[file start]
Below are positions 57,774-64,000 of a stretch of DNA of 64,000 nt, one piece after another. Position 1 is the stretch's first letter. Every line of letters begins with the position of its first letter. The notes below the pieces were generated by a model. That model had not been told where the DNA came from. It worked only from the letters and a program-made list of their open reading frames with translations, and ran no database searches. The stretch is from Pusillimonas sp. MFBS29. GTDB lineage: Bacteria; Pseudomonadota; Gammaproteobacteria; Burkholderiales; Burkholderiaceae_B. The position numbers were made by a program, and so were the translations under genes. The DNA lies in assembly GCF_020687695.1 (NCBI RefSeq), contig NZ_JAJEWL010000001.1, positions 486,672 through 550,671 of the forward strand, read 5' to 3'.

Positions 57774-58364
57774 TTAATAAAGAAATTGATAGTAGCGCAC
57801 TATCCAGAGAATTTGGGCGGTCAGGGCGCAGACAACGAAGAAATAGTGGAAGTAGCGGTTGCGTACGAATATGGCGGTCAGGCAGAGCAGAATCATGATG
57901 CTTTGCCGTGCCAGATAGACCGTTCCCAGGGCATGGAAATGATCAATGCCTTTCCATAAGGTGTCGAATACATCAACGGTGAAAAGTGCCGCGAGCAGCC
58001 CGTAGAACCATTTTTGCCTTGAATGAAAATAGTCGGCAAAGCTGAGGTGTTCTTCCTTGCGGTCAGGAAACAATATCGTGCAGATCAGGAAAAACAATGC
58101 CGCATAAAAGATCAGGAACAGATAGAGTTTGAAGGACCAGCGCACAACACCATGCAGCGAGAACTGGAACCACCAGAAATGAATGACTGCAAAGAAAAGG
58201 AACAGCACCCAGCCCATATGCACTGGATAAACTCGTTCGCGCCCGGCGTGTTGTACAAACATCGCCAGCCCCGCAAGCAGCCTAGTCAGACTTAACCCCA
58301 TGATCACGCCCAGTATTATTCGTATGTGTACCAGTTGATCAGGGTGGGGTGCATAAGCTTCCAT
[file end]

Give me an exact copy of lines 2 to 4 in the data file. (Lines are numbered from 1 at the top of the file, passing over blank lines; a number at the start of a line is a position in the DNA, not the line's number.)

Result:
Positions 57774-58364
57774 TTAATAAAGAAATTGATAGTAGCGCAC
57801 TATCCAGAGAATTTGGGCGGTCAGGGCGCAGACAACGAAGAAATAGTGGAAGTAGCGGTTGCGTACGAATATGGCGGTCAGGCAGAGCAGAATCATGATG